Im having trouble with this power series, I know it converges absolutely but im having trouble getting there.

$\displaystyle \sum_{n=0}^{\infty}\frac{x^{2n+1}}{n!}$

any help appreciated, Thanks.

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- Nov 23rd 2009, 11:05 PMItsygoPower Series
Im having trouble with this power series, I know it converges absolutely but im having trouble getting there.

$\displaystyle \sum_{n=0}^{\infty}\frac{x^{2n+1}}{n!}$

any help appreciated, Thanks. - Nov 23rd 2009, 11:11 PMProve It
Are you trying to prove it converges absolutely?

If so, you need to show that $\displaystyle \lim_{n \to \infty}\left|\frac{a_{n + 1}}{a_n}\right| < 1$.

So in your case $\displaystyle a_n = \frac{x^{2n + 1}}{n!}$ and $\displaystyle a_{n + 1} = \frac{x^{2n + 3}}{(n + 1)!}$.

Thus $\displaystyle \left|\frac{a_{n + 1}}{a_n}\right| = \left|\frac{x^{2n + 3}}{(n + 1)!}\cdot \frac{n!}{x^{2n + 1}}\right|$

$\displaystyle = \frac{x^2}{n + 1}$.

What happens as $\displaystyle n \to \infty$? - Nov 23rd 2009, 11:20 PMItsygo
awesome thanks for the quick post, ya sorry I needed to prove a.c.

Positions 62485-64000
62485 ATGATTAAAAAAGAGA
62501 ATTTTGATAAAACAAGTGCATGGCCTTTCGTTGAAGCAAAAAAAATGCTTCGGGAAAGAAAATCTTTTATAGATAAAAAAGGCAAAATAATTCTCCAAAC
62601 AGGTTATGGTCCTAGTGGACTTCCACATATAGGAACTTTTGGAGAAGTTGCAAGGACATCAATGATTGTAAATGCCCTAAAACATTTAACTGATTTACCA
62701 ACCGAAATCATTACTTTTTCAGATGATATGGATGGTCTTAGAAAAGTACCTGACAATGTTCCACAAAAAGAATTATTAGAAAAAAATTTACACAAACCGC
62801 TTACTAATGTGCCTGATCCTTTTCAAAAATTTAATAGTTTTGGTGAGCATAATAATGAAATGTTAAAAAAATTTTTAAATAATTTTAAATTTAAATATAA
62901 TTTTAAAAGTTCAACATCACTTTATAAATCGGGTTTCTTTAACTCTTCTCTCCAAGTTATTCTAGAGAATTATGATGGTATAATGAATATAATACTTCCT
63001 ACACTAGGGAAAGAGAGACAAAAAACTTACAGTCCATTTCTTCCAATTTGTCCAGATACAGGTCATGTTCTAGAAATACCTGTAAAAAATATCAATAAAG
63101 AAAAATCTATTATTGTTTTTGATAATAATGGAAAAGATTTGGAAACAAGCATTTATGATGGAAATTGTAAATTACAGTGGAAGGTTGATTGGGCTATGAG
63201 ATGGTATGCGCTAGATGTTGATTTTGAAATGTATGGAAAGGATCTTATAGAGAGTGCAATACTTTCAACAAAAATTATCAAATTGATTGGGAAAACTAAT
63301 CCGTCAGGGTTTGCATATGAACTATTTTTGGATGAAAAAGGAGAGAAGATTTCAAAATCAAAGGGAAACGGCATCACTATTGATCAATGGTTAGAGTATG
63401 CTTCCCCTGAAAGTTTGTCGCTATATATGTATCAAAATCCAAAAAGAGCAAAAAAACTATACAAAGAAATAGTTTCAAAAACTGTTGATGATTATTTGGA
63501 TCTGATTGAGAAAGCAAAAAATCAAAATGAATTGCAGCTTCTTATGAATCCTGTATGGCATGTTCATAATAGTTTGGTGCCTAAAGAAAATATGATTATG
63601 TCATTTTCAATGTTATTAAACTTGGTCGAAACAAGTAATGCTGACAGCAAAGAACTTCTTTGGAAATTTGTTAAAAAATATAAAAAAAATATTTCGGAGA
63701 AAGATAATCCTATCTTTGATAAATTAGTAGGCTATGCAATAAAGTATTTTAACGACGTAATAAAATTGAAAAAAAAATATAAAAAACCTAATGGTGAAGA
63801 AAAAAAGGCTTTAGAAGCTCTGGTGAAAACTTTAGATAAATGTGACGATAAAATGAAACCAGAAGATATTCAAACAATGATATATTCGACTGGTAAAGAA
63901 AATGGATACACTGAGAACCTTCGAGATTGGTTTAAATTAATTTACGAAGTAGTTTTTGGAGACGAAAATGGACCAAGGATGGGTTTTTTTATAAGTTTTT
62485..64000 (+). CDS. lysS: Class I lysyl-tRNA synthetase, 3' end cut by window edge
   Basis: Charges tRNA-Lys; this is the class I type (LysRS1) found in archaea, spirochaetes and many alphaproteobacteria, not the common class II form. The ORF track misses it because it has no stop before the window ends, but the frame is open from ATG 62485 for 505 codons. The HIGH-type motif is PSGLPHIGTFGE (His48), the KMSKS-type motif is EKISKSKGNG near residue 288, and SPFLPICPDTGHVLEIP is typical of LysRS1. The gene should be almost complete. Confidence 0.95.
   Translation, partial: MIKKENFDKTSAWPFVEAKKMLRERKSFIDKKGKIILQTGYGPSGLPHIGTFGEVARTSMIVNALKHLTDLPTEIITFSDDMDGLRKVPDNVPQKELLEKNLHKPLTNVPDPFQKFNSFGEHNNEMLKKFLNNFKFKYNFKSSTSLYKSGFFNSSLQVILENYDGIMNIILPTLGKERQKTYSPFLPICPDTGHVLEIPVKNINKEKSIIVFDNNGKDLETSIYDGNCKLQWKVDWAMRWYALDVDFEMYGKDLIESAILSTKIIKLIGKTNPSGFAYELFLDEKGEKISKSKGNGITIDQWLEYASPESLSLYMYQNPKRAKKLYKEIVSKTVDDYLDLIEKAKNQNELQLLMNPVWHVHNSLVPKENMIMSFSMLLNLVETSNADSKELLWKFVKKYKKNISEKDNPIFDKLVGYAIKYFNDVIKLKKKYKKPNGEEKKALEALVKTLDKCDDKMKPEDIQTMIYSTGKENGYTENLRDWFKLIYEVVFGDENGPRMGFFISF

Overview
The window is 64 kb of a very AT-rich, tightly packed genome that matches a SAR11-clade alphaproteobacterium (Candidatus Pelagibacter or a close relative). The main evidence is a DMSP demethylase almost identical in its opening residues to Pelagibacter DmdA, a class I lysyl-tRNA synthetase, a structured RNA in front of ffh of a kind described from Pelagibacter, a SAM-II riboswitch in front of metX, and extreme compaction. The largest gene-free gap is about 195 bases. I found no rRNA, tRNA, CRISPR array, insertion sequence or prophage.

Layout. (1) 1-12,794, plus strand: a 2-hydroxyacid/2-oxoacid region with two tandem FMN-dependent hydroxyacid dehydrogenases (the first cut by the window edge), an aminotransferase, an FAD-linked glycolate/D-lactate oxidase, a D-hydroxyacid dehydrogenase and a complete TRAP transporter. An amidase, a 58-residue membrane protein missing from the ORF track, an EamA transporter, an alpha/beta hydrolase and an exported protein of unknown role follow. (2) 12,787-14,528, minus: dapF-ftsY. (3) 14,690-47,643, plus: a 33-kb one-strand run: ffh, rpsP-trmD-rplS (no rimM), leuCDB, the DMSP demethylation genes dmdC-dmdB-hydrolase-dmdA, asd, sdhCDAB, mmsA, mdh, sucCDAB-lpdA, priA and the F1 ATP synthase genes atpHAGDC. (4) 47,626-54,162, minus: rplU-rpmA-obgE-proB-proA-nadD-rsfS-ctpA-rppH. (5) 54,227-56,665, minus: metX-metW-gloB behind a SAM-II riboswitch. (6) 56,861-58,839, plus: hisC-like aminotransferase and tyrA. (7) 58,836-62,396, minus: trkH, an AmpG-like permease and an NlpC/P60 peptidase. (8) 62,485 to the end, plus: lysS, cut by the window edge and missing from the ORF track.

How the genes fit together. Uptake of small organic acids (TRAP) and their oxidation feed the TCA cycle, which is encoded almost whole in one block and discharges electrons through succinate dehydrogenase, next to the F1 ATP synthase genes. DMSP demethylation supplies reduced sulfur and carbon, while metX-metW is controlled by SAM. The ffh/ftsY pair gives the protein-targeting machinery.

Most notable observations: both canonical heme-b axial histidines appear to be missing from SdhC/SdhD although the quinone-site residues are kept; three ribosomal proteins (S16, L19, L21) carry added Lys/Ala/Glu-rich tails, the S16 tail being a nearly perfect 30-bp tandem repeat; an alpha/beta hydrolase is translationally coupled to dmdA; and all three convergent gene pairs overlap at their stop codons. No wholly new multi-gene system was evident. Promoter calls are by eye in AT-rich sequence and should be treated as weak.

it eventually gets infinity small < 1 - Nov 24th 2009, 03:42 AMHallsofIvy
- Nov 24th 2009, 07:57 AMDrexel28
If this power series isn't known to you (which it really should be) we can find it slighly differently. Suppose we just want to find the explicity function described by $\displaystyle f(x)=\sum_{n=0}^{\infty}\frac{x^{2n}}{n!}$ notice that we may (take for granted here that you can...there is criterion it needs to meet but it does...so) differentate to obtain $\displaystyle f'(x)=\sum_{n=1}^{\infty}\frac{2nx^{2n-1}}{n!}=\sum_{n=0}^{\infty}\frac{2(n+1)x^{2(n+1)-1}}{(n+1)!}=\sum_{n=0}^{\infty}\frac{2x^{2n+1}}{n! }=2xf(x)$. Therefore, $\displaystyle f'(x)=2xf(x)\implies \frac{f'(x)}{f(x)}=2x\implies \ln\left(f(x)\right)=x^2+C\implies f(x)=C_1e^{x^2}$. And seeing that $\displaystyle f(0)=1$ we can conclude that $\displaystyle C_1=1\implies f(x)=e^{x^2}$ therefore $\displaystyle \sum_{n=0}^{\infty}\frac{x^{2n+1}}{n!}=xf(x)=xe^{x ^2}$.